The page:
Tree fruits vary in shelf life, and the shelf life of all tree fruits is extended when kept under refrigeration. Pome fruits keep fresh for the longest time under refrigeration – about four months – when temperatures are just right. Stone fruits are only storable for a week or so and are very sensitive to the temperature and prone to chilling injury. They require lower temperatures than most pome fruits.
For many apple growers with direct market sales, a refrigeration unit is a must for sales during the winter months, after pick-your-own operations have shut down, and customers seeking local apples for holiday meals and winter eating.
But maintaining those apples is going to use a lot of energy. Refrigeration can be responsible for more than 50 percent of an orchard’s electricity use, according to Daniel Ciolkosz, P.E., agriculture engineering, Penn State University. Reducing the amount of energy cold storage requires is a prudent way to cut costs, while being environmentally savvy.
“Energy efficiency, if it can improve the bottom line of a farmer, is a very important part of saving money and being sustainable on the farm,” Ciolkosz said during a presentation for the Farm Energy IQ’s (FEIQ) training program. FEIQ was developed by Extension specialists from Penn State, Rutgers and University of Vermont, and received funding from the Northeast Sustainable Agriculture Research and Education (SARE) grant.
Finding ways to decrease fuel use by optimizing field operations, to save electricity costs by improving refrigeration units, and to decrease electricity use while better managing water needs via a well-maintained irrigation system are the primary ways to become more energy efficient in the orchard, Ciolkosz said.
While refrigeration is a big user of electricity, fuel use for field operations typically consumes the most energy in the overall orchard operation. Typical fuel use can amount to three-fourths of the farm’s entire energy use, according to data from a Penn State Extension farm audit.
Ciolkosz called fuel use “a missing part of energy use for tree fruit production.” Often overlooked, equipment fuel efficiency can reduce overall fuel expenses. Selecting – and maintaining – fuel efficient tractors, sprayers and other equipment, and matching the power and size of the equipment to the job at hand, can reduce fuel consumption.
Penn State Cooperative Extension’s Orchard Block Fuel Use Calculator is available online. It provides growers with a tool to easily estimate fuel use and cost, as well as cost of fuel per bushel of production.
Irrigation systems utilize about 4 percent of a typical orchard’s electricity use. While not a huge portion, these systems are often wasting electricity. Optimizing the system can make a difference in a farm’s energy efficiency, and an improved irrigation system can impact water usage and improve fruit yield and quality.
“Irrigation systems in general … are not very efficient on farms,” Ciolkosz said.
Once an irrigation system is in place, farmers may not think too much about its operation. Yet making mechanical improvements and upgrades to more efficient components, maintaining cleanliness of the system and matching the size of the system to the actual needs of the orchard, are all ways to improve efficiency.
Irrigation pumps are one area in which energy savings can be realized. Oversizing pumps is a big waste of energy. The capacity of the pump should match the needs of the irrigation area to correctly deliver the right amount of water to the crop. Replacing worn pump parts and lubricating and cleaning the pump to decrease wear and protect against dirt and moisture can increase energy efficiency.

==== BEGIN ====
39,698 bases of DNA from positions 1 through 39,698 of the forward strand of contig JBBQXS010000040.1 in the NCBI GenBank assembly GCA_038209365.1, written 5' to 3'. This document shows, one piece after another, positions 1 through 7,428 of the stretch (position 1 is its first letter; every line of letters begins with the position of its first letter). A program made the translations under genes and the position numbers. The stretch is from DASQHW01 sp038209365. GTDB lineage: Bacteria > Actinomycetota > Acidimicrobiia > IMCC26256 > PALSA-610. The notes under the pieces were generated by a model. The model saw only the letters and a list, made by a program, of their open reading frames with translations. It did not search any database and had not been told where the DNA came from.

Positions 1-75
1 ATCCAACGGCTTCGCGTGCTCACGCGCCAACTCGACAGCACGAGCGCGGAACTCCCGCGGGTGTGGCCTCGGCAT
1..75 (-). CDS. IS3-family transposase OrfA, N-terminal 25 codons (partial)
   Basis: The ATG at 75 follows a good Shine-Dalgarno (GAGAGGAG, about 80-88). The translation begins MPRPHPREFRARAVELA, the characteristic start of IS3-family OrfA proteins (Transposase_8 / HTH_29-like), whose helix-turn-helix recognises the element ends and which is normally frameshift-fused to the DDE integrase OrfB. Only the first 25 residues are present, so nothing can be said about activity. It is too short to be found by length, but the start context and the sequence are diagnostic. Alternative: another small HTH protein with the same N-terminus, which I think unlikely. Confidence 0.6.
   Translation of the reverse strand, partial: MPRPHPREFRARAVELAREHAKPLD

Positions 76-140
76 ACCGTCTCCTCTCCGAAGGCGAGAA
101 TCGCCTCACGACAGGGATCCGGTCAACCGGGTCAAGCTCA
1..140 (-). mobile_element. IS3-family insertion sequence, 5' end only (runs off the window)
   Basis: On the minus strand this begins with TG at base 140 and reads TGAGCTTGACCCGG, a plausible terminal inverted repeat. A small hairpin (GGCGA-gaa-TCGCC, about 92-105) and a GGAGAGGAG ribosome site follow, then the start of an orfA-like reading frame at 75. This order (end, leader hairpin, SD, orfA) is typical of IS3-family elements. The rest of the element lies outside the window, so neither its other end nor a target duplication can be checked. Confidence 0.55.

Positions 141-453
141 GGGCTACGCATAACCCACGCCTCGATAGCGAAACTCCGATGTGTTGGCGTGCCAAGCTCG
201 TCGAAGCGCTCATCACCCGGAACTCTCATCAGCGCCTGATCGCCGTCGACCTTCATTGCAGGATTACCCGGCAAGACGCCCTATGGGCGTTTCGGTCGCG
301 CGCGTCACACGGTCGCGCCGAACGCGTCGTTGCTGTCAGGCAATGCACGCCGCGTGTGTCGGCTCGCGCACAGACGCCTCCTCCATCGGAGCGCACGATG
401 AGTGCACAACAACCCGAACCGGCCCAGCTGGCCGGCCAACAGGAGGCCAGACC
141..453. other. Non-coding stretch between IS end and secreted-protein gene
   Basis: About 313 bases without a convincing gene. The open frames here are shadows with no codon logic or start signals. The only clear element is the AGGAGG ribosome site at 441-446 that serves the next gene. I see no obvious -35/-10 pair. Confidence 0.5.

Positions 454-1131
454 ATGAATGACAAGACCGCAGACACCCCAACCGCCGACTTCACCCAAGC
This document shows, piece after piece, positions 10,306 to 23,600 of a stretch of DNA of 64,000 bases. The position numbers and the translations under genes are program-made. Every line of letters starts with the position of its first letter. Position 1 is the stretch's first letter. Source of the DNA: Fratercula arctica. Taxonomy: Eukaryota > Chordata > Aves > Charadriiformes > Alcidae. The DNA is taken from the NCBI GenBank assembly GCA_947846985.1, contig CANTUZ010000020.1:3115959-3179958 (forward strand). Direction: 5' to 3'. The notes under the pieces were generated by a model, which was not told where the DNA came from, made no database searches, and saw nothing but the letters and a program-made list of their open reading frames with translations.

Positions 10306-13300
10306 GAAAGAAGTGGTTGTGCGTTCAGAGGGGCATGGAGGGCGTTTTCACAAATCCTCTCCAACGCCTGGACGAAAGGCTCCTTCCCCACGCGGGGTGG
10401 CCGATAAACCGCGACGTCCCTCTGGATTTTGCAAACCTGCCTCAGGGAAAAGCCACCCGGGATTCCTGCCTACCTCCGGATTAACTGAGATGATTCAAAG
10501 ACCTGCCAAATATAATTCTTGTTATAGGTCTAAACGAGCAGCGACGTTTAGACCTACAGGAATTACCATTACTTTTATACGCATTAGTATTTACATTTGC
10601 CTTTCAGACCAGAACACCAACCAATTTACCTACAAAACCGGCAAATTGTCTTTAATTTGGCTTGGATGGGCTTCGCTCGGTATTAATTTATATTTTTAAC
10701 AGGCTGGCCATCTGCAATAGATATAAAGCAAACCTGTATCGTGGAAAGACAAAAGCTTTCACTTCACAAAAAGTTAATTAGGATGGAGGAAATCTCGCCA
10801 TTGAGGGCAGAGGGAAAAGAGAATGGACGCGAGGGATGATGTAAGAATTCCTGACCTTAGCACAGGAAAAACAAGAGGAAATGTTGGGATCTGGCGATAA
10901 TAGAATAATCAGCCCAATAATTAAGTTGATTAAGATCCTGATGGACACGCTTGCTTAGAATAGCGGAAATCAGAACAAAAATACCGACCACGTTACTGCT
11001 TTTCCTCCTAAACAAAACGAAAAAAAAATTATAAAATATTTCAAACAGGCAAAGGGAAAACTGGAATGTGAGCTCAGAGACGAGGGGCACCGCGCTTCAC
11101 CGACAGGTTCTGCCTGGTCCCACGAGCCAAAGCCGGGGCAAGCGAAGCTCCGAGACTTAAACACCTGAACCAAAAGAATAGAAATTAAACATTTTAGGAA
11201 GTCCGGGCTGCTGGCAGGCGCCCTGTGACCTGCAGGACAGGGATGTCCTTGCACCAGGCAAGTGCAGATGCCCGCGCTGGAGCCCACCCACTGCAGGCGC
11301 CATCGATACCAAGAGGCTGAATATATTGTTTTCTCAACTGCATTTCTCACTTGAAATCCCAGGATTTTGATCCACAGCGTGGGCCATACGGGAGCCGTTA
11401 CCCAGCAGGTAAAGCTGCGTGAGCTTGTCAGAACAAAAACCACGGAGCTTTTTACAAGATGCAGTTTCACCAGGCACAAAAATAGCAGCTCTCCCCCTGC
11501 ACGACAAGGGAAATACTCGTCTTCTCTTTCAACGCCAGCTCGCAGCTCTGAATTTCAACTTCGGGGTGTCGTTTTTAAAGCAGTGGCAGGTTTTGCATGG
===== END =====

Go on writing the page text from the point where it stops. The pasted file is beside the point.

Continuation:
The efficiency of a pump is based upon “how much of the energy we put into the pump actually turns into water energy,” Ciolkosz said. Investing in a pump test is a good way to begin optimizing the system and saving money. Also, an irrigation system should be designed with minimal right angles and turns. “Minimize kinks and elbows,” he said.
Providing uniform irrigation with an even wetting front that penetrates down to the root zone is the goal. As a general rule of thumb, 1 inch of water per week, from rain and irrigation combined, is the target. Moisture sensors help deliver the correct amount of water to the soil. These can range from simple tensiometers to state-of-the-art computerized systems for precise control.
As noted before, refrigeration is a necessity for many orchard growers, as it makes a big difference in the quality of the product, Ciolkosz said. “It’s all about moving heat from one space to another” by using fluid and manipulating its temperature.
Cold storage units should be well insulated. Doubling the amount of insulation can decrease heat loss by half. Insulation degrades over time, so maintaining or replacing it, as well as replacing worn strip curtains and sealing any leaks, is a good place to start saving. “It doesn’t matter how good your insulation is unless you take care of those details,” he said. “Insulation holds the cold air in. (It) works really well, unless there are leaks.”
Keeping coils and fans clean, checking refrigerant levels and using efficient fans can offer significant savings. Defrost controls, along with anti-sweat controls in doors, which decrease condensation when humidity is high, can operate only when needed, rather than cycling on regularly.
Electronically commutated motors “tend to be a really good option for energy savings” and also produce less residual heat, Ciolkosz said.
Another step would be to capture any residual heat generated by the refrigeration system with a waste energy recovery system. That captured heat can then be used to meet other energy needs on the farm. While solar, wind and biofuels are renewable energy alternatives that many farmers may wish to explore, simply taking energy efficient steps can make every orchard operation a more sustainable one.